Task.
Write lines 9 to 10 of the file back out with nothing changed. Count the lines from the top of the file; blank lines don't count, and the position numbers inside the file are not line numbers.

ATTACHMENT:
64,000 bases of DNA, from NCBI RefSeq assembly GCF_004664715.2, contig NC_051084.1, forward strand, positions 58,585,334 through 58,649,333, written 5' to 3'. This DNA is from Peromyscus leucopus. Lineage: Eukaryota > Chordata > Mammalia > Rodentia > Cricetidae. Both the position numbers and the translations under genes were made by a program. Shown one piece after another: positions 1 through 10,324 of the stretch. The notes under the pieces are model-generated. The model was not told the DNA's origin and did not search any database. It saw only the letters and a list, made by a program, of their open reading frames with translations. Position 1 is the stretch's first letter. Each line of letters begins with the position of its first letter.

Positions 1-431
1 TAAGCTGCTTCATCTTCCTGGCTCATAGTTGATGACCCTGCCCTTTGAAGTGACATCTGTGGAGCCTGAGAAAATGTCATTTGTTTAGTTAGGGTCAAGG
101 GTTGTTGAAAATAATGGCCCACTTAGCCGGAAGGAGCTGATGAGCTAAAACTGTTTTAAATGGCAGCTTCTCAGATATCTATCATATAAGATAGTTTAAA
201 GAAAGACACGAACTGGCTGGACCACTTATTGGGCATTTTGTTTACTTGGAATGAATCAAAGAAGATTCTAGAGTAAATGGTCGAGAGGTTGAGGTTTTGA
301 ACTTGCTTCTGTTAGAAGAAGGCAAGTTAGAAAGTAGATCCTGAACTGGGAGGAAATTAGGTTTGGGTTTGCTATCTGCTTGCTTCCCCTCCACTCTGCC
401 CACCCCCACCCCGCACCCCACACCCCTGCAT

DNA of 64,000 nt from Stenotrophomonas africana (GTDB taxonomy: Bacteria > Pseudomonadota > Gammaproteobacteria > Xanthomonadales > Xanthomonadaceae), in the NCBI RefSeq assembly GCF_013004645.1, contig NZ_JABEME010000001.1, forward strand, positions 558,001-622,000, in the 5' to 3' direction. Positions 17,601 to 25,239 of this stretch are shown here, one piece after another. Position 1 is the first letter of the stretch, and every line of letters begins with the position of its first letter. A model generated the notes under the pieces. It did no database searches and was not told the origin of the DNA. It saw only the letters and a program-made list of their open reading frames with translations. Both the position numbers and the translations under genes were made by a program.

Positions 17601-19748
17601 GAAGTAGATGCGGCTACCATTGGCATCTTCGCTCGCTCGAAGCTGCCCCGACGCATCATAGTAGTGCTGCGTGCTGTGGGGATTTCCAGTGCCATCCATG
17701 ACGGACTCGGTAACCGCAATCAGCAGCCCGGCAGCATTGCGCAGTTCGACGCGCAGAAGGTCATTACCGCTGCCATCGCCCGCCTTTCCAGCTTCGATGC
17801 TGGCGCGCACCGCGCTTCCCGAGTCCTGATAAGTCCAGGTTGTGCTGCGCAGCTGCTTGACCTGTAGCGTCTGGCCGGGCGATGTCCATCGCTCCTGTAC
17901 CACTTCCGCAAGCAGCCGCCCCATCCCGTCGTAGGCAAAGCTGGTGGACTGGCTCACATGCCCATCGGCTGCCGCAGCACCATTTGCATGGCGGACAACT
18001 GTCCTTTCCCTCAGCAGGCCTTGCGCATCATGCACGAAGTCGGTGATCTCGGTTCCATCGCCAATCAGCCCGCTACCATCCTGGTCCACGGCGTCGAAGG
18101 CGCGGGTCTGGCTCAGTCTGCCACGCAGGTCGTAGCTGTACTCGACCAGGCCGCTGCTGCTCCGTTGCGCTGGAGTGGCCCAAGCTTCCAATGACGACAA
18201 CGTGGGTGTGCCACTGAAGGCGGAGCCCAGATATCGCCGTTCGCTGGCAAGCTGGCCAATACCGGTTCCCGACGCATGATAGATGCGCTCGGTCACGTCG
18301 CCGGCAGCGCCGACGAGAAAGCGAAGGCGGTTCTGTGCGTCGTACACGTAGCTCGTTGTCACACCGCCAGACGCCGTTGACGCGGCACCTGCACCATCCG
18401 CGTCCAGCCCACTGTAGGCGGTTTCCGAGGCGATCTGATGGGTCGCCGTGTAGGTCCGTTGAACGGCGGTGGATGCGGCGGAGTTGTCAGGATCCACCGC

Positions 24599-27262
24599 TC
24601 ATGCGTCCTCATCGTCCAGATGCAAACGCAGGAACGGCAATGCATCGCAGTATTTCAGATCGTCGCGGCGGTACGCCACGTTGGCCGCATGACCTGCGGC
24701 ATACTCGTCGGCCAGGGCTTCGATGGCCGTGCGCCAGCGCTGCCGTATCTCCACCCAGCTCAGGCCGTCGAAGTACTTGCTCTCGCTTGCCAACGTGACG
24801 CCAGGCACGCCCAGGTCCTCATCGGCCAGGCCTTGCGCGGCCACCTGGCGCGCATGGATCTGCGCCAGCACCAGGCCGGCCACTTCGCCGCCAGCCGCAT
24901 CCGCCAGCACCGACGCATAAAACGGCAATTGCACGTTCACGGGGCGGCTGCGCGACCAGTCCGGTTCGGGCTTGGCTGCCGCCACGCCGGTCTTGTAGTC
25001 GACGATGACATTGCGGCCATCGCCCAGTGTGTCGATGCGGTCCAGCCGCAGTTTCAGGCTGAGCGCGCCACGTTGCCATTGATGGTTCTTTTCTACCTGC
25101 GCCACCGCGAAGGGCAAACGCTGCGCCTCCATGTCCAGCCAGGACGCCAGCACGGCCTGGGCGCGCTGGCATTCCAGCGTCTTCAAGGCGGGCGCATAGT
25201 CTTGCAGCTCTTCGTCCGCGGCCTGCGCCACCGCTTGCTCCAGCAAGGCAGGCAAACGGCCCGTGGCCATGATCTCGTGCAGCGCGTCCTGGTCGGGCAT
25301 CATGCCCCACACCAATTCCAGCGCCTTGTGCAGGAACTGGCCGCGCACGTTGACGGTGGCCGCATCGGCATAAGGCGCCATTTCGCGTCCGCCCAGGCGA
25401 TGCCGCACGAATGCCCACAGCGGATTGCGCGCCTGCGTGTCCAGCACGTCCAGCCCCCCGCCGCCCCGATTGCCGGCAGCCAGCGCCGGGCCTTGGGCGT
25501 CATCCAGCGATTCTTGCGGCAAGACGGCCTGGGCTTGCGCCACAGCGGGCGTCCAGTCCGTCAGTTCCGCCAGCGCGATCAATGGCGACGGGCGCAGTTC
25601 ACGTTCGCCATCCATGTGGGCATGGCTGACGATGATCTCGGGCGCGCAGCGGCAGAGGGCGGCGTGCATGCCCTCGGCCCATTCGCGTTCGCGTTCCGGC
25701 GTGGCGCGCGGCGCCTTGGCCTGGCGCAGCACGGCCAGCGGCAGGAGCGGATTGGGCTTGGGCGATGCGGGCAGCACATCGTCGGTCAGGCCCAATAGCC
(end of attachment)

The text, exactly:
Positions 17601-19748
17601 GAAGTAGATGCGGCTACCATTGGCATCTTCGCTCGCTCGAAGCTGCCCCGACGCATCATAGTAGTGCTGCGTGCTGTGGGGATTTCCAGTGCCATCCATG